In more martial contexts, and in the seasonal songbooks, the effect is similar to shape-note tunes like “Clamanda” and “Tender Thought.” (For the former I’m indebted to Ann Leckie; it’s not the only time I have progressed in my labors only to discover later that AL had broken the ground before me.) This is one example of the many ways in which I decided to put my own American eclecticism to use delineating a world in which cultures have painstakingly put themselves back together like the fractures of a bone. It’s more invocation than description.

The more playful songs, along with the reels, owe a lot to anything in our world played with the bodhran, the fiddle, the Celtic flute, and the pipes. But do you know just how much Session music there is to trawl through? I’d be reduced to a cobweb-draped skeleton before I could find the perfect tune to evoke the sense of it without indebting myself too much to the history built up behind so many of these tunes. I did find the fiddle virtuoso Liz Carroll, however; a representative track (though sans bodhran) gets near the kind of thing that’s in my head.

And because it’s July and my friend K has got Summerfest tickets again, I have chamber music on tap every Sunday of the month. Till I started going to these concerts I did not realize just how much of the charm of chamber music depends on being in the same room with it — and that too is a part of the ‘verse. Recorded music is not a popular means of consumption in Ilona, nor do people go to large concerts unless they live in the capital. Music is very much a cottage industry, made by people whose names you know because you grew up with them, or the next town over; it’s the only form of corporate worship there is, and thus is oriented to the community rather than the individual. That’s one way in which eclecticism plays us false, I think: we have so much to choose from that it’s hard to get past thinking about what one likes and dislikes, about one’s own empirical autobiographical experiences, to the context of the people knitted in with us. A poised engagement: that is the ethic I’m reaching for here.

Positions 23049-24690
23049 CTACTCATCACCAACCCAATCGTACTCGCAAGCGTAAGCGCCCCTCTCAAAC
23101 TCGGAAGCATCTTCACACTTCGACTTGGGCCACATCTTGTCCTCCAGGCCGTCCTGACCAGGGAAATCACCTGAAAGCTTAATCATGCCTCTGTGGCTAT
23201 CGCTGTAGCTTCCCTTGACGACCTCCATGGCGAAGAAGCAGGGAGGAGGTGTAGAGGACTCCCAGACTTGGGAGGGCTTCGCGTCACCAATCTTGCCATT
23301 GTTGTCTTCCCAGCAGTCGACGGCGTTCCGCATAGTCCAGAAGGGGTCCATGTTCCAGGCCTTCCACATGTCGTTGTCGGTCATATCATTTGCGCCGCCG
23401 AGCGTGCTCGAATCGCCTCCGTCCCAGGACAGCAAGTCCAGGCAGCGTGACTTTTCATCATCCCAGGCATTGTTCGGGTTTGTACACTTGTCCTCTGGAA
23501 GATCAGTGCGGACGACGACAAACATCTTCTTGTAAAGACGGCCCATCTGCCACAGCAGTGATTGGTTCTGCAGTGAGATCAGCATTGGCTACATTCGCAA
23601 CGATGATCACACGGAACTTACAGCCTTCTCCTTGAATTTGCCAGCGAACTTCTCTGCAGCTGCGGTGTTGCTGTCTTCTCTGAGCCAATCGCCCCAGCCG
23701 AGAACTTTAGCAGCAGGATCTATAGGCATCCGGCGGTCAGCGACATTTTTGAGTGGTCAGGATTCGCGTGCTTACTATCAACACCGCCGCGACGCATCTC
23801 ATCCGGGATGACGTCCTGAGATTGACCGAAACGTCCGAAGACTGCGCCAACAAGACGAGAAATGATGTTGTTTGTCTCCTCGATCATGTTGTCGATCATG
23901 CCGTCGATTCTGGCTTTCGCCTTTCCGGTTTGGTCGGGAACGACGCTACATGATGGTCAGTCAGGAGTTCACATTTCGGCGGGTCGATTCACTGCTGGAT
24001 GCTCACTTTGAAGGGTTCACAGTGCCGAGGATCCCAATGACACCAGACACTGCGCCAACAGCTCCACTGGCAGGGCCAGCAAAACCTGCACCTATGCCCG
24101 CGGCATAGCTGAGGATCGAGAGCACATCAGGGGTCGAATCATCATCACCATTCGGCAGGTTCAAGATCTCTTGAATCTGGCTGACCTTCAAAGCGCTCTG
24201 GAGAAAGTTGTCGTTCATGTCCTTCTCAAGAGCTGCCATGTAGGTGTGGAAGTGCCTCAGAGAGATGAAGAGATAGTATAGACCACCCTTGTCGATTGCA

So, there you have it: an off-the-cuff playlist for the Ryswyck ‘verse. Probably ten minutes after I post this I’ll be slapping my brow at what I forgot, but it can’t be helped. Happy Saturday!

Monday gallimaufry

Yes, even when I’m on writing sabbath this blog is 100% genuwyne quality content. Starting with thanks to the folks who sent me recs for summer reading — I’ve ordered a few things and look forward to charging my Kindle frequently.